Never feed you infant soy milk! Read up on new research!

By anon34675 — On Jun 26, 2009

Is rice milk, or almond milk a safe consumption for individuals with GERD?

By ckkat — On Jun 03, 2009

OK i am going to give my personal experience regarding babies and rice milk. my son was sick on every formula on the market all the elemental formulas soy formula the predigested formula you name it it made him sick!! all the time i wasted on formula that made him sick precious time was wasted he stopped growing. i finally decided to give him rice milk the only thing he could tolerate and gave him lots fat!! cod liver oil meats and soft boiled egg every morning to replace the fats he was missing and he did ten times better. add cod liver oil to his diet and very soft egg yolk not the whites its hard to digest. hope this helps someone

By anon30274 — On Apr 16, 2009

My 4 month old is allergic to milk and will not drink the formula that has broken down protein. Her allergy causes her to be congested all the time, rashes on her body, throwing up and fussing while she eats. Her pediatrician and I have tried everything and a friend of mine told me to feed her rice water. (the water left over from bowling rice) I am desperate to find something that will work for her but I want her to be healthy. Yes, I have tried every formula they make and nothing works. Similac sensitive causes the least side effects and she will drink it so that is what I am giving her now. She got very sick with the Soy Milk. Do you have any ideas that I can discuss with her doctor?

By anon13116 — On May 19, 2008

I would like a recipe for an ice cream like dessert like Rice Dream Frozen Dessert which though delicious is quite expensive. I am unable to use dairy products or soy due to allergies. Thank you.

By anon12867 — On May 14, 2008

I was reading all these posts about the Rice milk. My daughter is 8 months old the doctor put her on rice milk for the next week till her fever is gone. Since milk upsets your stomach when you have a fever.

By anon12462 — On May 07, 2008

"The World Health Organization recommends a minimum of two years of breastfeeding and exclusive breastfeeding for the first six months of life. AAP recommends at least one year of breastfeeding and exclusive breastfeeding for the first six months of life."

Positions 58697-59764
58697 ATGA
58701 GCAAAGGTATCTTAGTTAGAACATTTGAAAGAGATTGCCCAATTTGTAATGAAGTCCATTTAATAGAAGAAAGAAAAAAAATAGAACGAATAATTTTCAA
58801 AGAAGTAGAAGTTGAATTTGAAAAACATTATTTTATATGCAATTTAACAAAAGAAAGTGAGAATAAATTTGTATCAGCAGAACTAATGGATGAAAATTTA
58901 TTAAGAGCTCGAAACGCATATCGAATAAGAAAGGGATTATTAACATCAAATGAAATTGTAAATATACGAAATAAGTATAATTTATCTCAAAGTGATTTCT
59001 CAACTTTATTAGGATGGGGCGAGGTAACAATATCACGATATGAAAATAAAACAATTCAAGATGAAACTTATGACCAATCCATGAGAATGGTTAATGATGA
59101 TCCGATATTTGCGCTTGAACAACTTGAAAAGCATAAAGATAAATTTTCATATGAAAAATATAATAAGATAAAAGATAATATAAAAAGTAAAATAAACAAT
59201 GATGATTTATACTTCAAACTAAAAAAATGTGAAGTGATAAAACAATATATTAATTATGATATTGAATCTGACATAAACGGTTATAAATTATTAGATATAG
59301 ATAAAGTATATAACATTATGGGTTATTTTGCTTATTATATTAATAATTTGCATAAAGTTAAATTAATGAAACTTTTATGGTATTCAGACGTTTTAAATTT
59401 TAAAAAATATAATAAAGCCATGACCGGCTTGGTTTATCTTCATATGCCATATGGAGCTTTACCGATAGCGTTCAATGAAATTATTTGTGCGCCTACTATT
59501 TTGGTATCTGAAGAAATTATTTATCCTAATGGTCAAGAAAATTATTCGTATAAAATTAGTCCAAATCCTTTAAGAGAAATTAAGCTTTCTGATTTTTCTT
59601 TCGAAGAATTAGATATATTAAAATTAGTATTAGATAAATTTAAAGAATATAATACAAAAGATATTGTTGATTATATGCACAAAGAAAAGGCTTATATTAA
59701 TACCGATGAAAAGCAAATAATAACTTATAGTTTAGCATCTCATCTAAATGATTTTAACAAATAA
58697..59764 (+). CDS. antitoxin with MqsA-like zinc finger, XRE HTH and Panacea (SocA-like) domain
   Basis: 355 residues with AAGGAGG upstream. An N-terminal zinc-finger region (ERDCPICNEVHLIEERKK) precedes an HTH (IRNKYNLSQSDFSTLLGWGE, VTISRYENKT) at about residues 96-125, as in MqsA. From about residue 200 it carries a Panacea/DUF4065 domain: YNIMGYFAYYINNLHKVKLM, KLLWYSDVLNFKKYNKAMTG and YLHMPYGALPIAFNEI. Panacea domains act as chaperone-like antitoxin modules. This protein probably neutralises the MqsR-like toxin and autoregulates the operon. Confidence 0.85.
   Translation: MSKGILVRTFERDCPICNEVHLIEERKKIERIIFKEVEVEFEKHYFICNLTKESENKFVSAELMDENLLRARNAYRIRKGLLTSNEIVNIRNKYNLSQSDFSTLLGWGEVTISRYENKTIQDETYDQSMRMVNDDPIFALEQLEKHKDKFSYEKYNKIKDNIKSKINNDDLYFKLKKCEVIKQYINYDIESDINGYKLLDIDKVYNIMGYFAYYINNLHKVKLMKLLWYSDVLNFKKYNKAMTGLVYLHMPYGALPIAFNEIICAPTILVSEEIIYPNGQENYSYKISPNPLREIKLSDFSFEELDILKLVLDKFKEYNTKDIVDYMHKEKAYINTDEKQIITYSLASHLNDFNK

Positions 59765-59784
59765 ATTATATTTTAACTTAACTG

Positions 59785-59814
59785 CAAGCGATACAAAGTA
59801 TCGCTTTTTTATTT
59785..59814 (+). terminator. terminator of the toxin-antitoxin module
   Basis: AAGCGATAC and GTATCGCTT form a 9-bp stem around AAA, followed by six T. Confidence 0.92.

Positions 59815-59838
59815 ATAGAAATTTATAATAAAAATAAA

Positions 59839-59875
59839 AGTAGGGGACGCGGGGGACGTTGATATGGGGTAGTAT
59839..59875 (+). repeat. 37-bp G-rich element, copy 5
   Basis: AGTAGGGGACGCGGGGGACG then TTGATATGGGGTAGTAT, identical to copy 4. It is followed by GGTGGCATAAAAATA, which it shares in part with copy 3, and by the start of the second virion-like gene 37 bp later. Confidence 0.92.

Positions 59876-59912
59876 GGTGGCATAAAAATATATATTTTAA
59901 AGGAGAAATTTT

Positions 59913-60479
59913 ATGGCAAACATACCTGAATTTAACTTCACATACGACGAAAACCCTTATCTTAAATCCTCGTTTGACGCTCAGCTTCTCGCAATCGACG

The only milk your child should have within the first 2-3 years is breast milk. Then after the first '5 years' it is safe to switch to rice milk.. or oat milk. Children should avoid almond milk due to a risk in nut allergies, safe for adults though. Everyone should avoid cows milk at all costs.

By anon11714 — On Apr 21, 2008

can rice milk be given to a child that is allergic to rice?

By anon7052 — On Jan 16, 2008

My little girl is 14 months old and rice milk is the only milk that seems 2 agree with her digestive system. Is she to young for this milk?

By anon6813 — On Jan 09, 2008

can anyone tell me if rice milk is all right to give to dogs.

By anon6373 — On Dec 27, 2007

Can you give me several names of manufacturer of rice milk?

By anon6034 — On Dec 13, 2007

No, you CANNOT substitute rice milk for cow's milk for an infant under 12 months of age. It does not contain the nutrients needed for normal development before age 1. Your options are breast feeding while you have a dairy free diet and you use rice milk which I have done or you need to have your infant on a special formula which has the milk proteins broken down into more easily digestible forms or use soy infant formula if they can tolerate that. Many infants allergic to cow proteins cannot digest soy either but it is worth trying before more expensive formulas.

By anon2224 — On Jul 03, 2007

Can you give rice milk to an infant who is having problems with cow's milk and soy milk formula? Thanks.

By anon806 — On May 04, 2007

Since rice milk does not contain protein, does rice milk contribute to constipation?

Michael Pollick
Michael Pollick
As a frequent contributor to DelightedCooking, Michael Pollick uses his passion for research and writing to cover a wide...
Learn more